Questioning The Tea Party Movement

I will say this about Tea Parties: Those who try to give this an appearance of a bi-partisan movement are wrong. It is a mixture of conservatives and libertarians, but not people who were working on Obama’s campaign a year ago. There is nothing wrong with that. When Pres. Bush was occupying the White House, liberals held no shortage of rallies keeping with their tradition going back to the 1960s.

What makes today’s Tea Party movement so interesting is the fact that conservatives have no history of protesting. They were not happy with Jimmy Carter or Bill Clinton, but they did not take to the streets. Granted, it is easier to organize with the Internet and social networking sites, but this is unheard of in GOP circles for 400 people to gather in Starkville on a Saturday in December. On Sunday, more than 1,800 people gathered in Omaha, Nebraska in a rally to protest Sen. Ben Nelson’s (D-NE) support for the Democrat’s healthcare legislation.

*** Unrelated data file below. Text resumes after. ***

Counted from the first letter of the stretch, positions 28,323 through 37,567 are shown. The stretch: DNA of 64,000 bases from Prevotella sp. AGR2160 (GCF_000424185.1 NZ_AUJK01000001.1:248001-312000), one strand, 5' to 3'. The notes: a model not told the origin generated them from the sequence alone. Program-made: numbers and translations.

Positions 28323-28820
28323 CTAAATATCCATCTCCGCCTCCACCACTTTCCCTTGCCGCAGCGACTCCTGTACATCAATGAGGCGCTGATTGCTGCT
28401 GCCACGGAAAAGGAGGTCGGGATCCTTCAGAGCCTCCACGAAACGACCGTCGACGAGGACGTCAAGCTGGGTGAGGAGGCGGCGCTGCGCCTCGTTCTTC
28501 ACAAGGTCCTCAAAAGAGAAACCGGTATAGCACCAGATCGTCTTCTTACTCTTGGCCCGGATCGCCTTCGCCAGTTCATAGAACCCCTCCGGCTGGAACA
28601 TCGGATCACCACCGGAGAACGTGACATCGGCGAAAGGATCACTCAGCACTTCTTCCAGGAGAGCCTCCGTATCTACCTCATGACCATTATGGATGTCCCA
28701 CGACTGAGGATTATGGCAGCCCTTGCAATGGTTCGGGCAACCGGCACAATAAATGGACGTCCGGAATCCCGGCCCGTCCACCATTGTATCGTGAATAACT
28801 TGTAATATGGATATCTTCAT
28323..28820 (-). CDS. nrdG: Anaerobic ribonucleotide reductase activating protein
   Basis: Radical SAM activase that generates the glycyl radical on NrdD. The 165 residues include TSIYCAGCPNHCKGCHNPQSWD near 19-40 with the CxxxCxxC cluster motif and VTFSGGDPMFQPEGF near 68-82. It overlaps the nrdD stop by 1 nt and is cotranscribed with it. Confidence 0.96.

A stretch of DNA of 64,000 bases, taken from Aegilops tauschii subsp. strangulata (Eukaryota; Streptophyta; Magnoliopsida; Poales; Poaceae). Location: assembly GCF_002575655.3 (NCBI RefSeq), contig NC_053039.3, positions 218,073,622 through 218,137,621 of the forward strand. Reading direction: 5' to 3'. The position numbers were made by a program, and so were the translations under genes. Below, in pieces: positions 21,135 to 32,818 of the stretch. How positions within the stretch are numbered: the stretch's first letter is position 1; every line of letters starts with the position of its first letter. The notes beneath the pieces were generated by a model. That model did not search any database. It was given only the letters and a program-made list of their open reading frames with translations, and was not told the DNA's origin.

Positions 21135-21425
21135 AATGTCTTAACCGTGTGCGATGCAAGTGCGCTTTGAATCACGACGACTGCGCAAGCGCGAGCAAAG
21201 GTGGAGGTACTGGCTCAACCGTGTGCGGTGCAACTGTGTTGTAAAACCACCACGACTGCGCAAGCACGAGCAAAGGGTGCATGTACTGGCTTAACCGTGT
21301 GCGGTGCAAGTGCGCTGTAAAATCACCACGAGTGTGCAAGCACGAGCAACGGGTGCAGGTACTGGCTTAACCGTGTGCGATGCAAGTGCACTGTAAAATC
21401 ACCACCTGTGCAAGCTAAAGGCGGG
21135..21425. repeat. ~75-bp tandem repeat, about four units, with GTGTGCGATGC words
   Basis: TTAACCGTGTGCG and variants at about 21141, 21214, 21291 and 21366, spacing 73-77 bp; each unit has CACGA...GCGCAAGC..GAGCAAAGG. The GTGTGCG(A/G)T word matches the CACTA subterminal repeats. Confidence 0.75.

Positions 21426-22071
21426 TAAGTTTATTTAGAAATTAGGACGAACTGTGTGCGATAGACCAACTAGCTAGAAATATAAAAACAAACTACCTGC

It is still eleven months until Election Day 2010, and while activists are not going to win an election on their own, we know the base needs to be excited. As of right now, Democrat’s trail Republican’s greatly in the enthusiasm field.

Majority in MS